- Some key stakeholders in the European PV industry have issued a joint statement demanding urgent political action to boost efforts for local PV manufacturing
- They want public support ranging between €0.10/W to €0.15/W to install and operate both new and existing PV facilities
- In addition, they demand a competitive energy price of €40.0/MWh to be able to afford to produce energy intensive raw materials for locally produced modules
- Supportive regulatory environment and financial support mechanisms can help them build a sustainable and competitive value chain locally, they argue
Wacker, Meyer Burger, NorSun, Norwegian Crystals, ECM Group, Fraunhofer ISE and Fraunhofer Center for Silicon Photovoltaics CSP have come together as key stakeholders from the European solar PV community to demand urgent political action to revitalize a sustainable PV manufacturing industry in the continent, with public support of €0.10/W to €0.15/W of produced PV over next 10 years.
This capex support is needed for the installation and operation of both new and existing PV manufacturing facilities along with a competitive energy price of around €40.0/MWh. Drawing a comparison with the US Inflation Reduction Act (IRA), the team says this capex support demanded is less than $0.11/W to $0.18/W in America (see Inflation Reduction Act 2022 Now A Law).
They demand significant capex incentives of at least 50% for a limited initial production capacity of 30 GW throughout each step of the PV manufacturing supply chain ‘independent on origin of the equipment’ along with capex incentives for another 70 GW capacity of initial 50% for local European developed, manufactured and supplied equipment and consumables going down to 10% within 5 years.
Local content incentive of 10% must be in place until 2033. Another proposed measure is to implement dedicated R&D funding program for equipment development for upstream applications at substantial height with funding rates of at least 75% for companies and 90% to 100% for R&F institutes.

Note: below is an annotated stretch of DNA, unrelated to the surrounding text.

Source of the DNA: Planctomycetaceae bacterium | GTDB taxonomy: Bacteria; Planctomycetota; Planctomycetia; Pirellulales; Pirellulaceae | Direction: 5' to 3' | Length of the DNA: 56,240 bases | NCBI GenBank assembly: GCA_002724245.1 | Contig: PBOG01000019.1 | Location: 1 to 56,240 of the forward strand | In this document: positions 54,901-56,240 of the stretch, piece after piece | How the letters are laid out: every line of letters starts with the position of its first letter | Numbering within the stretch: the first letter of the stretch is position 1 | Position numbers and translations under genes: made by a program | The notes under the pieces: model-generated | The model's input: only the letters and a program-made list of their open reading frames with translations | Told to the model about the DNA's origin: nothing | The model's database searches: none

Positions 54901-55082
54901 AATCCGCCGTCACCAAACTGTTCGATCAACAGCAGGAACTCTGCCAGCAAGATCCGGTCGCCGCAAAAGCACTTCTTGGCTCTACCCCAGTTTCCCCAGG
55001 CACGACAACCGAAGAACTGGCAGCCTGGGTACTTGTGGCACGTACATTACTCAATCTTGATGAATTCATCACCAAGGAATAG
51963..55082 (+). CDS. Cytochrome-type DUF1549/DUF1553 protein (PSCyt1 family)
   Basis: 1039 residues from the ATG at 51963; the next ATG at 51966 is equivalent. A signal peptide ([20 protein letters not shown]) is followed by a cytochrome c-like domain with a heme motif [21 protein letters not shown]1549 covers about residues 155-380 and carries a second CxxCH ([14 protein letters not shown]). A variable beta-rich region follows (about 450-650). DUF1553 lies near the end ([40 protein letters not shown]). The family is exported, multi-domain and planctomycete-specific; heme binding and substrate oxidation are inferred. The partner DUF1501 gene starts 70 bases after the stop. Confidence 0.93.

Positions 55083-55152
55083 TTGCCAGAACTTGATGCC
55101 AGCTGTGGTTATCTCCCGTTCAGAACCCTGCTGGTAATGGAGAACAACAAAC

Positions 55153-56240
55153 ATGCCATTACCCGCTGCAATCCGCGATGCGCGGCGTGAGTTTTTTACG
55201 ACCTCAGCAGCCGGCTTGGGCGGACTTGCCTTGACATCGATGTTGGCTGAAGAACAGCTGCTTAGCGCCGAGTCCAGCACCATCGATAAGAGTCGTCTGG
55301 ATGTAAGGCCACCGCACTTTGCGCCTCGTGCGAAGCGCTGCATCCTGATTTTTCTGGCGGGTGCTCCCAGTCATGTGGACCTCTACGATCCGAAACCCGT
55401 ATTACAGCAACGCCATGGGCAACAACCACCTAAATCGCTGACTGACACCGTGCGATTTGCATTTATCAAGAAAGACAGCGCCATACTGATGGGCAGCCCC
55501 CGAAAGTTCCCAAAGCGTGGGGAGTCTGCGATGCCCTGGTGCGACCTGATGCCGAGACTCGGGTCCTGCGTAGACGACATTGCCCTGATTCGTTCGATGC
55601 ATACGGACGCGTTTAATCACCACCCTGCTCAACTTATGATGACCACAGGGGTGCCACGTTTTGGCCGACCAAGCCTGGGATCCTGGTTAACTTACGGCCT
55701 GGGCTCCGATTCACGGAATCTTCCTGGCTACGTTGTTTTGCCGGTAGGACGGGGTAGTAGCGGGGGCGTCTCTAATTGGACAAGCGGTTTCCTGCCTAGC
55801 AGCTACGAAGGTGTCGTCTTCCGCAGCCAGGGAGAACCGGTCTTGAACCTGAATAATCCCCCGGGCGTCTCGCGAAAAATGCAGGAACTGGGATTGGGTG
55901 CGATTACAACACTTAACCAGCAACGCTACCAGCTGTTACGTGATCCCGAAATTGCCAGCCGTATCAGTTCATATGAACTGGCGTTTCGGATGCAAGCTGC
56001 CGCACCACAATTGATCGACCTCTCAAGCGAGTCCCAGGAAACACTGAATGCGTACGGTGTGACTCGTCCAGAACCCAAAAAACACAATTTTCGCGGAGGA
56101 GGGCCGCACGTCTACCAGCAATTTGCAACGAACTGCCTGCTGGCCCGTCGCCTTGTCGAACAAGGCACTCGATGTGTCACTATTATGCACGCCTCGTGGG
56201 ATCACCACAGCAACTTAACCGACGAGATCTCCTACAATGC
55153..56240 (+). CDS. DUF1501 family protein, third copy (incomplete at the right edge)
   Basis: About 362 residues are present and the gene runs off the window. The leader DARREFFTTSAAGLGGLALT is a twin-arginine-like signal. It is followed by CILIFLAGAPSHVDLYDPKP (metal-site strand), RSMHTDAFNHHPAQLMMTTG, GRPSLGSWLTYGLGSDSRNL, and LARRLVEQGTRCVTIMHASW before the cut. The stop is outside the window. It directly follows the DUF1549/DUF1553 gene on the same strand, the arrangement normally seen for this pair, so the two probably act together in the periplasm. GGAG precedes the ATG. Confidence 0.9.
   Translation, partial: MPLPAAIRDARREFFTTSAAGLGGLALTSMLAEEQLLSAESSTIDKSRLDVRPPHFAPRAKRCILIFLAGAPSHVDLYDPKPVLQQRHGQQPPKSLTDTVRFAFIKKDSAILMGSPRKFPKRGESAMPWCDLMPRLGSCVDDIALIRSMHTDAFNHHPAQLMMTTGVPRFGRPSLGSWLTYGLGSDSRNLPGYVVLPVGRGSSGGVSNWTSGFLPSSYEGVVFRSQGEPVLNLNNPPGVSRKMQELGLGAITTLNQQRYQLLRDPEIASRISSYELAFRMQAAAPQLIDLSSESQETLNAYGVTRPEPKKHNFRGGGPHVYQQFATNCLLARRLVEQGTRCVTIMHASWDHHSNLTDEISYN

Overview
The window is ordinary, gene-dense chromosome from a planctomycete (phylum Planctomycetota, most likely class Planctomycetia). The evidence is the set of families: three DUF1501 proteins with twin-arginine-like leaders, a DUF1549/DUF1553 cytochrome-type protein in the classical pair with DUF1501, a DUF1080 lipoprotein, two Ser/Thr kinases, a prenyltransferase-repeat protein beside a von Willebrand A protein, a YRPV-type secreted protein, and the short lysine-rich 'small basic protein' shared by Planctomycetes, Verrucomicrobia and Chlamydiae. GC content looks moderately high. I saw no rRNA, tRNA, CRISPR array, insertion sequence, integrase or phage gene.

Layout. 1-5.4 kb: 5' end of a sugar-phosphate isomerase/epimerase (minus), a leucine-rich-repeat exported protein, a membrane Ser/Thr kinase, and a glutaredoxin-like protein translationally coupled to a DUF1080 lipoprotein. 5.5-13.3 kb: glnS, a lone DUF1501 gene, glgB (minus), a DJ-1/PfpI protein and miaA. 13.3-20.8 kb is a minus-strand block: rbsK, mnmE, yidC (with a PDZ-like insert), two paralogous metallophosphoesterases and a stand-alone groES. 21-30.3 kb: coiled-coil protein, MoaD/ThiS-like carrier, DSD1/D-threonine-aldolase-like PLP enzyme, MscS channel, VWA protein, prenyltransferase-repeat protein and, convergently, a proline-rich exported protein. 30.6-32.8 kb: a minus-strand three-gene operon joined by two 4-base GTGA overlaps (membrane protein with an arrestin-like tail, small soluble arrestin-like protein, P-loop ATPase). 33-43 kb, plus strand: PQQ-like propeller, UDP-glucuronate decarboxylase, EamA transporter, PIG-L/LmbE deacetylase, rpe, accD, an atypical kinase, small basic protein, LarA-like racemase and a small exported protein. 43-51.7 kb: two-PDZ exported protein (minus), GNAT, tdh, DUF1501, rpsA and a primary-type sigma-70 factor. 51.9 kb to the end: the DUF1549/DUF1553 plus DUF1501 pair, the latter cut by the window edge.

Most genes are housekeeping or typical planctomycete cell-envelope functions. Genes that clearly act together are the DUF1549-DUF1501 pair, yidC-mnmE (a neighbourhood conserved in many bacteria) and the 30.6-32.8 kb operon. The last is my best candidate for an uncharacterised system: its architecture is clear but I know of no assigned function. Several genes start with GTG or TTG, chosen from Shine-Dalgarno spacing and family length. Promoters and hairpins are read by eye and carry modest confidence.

It would ‘resolve Europe’s severe energy dependence significantly, while increasing economic value and creating jobs’.
Currently, all of Europe (excluding Turkey and Russia) has a cumulative installed annual production capacity of 8.28 GW for modules, 760 MW for cells, 1.40 GW for ingot and wafer, 22.1 GW polysilicon and 38.2 GW metallurgical grade silicon (mg-Si). In comparison, European Union alone is targeting 600 GW AC installed solar capacity by 2030 (see EU Announces 600 GW AC Solar Target By 2030).
Recent supply chain disruptions make it imperative to build a local, sustainable solar manufacturing value chain instead of depending on imports, but with high costs to build and operate the upstream value chain, financial support and right policy framework are needed, they demand.
Pointing at the business risk for European companies in establishing a sustainable solar manufacturing value chain being very high, these stakeholders want the policymakers to help create a ‘fair level playing field on an international level’.
While the upstream value chain players are ‘convinced’ of their ability to implement several dozens of GW production capacity equivalent within Europe over the next 5 years, they need 5 years to 10 years of ‘dedicated and continuous investment embedded in a sustainable economic and regulatory environment’, to build a resilient supply chain.
Citing some of the business risks they face in the task that prevent them from making positive investment decisions, these stakeholders list some of these as:
- high capex expenses and long payback times
- Unpredictable market environment
- Highest standards of sustainability across the value chain including those related to environmental, CO2 footprint and human rights whose implementation raises operational costs
- Unleveled playing field regarding electricity availability at competitive prices compared to the Chinese and US power prices and electricity market mechanisms, especially for energy-intensive processes of producing Si-metal, polysilicon, ingot/wafer production.
Among measures suggested in a joint statement, they demand the following:
- subsidies for investments in PV manufacturing and supply item production lines, as well as for respective operational expenses of new and existing capacities
- warranties for a competitive energy price especially for energy intensive process steps of the solar manufacturing value chain
- low interest-rate loans and credit guarantees
- local-content schemes
- tax related to CO2 (eq) emissions in product manufacturing and faster deployment of renewables to decarbonize energy generation
“A temporary industrial policy to specifically promote the renaissance of a manufacturing industry for renewable energies is strategically wise and urgently needed. Industries based in Europe help securing the affordable energy supply of the future and also pay taxes here – if they are set up elsewhere, Europe will miss out twice in the end,” said Meyer Burger CEO, Gunter Erfurt.
NorSun’s Chief Commercial Officer, Carsten Rohr added, ‘We need the right policy framework and more financial support mechanisms for making investments into PV value chain more attractive in Europe, especially for Capex and energy-intensive upstream manufacturing such as ingot and wafer production. We should for example be able to benefit from sustainable production, both in terms of high environmental standards – including low carbon footprint – and social standards.”
The joint statement by these key stakeholders is available on Fraunhofer ISE’s website.